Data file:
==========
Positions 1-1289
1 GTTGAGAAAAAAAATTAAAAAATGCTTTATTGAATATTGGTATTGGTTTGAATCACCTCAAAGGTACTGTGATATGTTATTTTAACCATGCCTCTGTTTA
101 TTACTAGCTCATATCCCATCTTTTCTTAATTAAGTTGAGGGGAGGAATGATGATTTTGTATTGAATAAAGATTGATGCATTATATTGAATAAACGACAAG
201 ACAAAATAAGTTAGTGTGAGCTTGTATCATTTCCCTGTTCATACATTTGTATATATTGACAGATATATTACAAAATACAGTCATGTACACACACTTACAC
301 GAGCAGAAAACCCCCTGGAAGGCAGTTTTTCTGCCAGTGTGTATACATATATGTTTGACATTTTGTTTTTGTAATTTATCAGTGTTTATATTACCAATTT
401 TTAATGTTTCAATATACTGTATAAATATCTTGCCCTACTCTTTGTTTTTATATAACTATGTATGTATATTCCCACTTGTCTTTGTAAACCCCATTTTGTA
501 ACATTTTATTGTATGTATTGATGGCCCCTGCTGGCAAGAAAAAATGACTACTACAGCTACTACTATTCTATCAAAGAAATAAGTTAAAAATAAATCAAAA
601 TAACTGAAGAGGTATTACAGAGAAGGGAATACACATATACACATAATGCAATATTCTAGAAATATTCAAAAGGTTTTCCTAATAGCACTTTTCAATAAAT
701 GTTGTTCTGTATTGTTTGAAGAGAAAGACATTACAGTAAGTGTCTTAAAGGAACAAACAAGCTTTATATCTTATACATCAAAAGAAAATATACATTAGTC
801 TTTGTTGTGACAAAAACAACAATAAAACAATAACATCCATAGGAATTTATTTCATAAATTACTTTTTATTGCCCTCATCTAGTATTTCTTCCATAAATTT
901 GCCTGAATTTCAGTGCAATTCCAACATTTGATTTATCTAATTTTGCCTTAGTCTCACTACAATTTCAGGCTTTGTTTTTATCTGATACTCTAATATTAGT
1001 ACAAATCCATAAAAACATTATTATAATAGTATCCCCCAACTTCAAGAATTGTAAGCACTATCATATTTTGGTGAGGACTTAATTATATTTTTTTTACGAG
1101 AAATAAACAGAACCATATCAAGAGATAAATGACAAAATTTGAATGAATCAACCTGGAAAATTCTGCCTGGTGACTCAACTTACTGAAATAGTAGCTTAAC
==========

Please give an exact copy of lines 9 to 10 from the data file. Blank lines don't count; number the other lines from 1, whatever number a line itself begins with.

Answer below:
701 GTTGTTCTGTATTGTTTGAAGAGAAAGACATTACAGTAAGTGTCTTAAAGGAACAAACAAGCTTTATATCTTATACATCAAAAGAAAATATACATTAGTC
801 TTTGTTGTGACAAAAACAACAATAAAACAATAACATCCATAGGAATTTATTTCATAAATTACTTTTTATTGCCCTCATCTAGTATTTCTTCCATAAATTT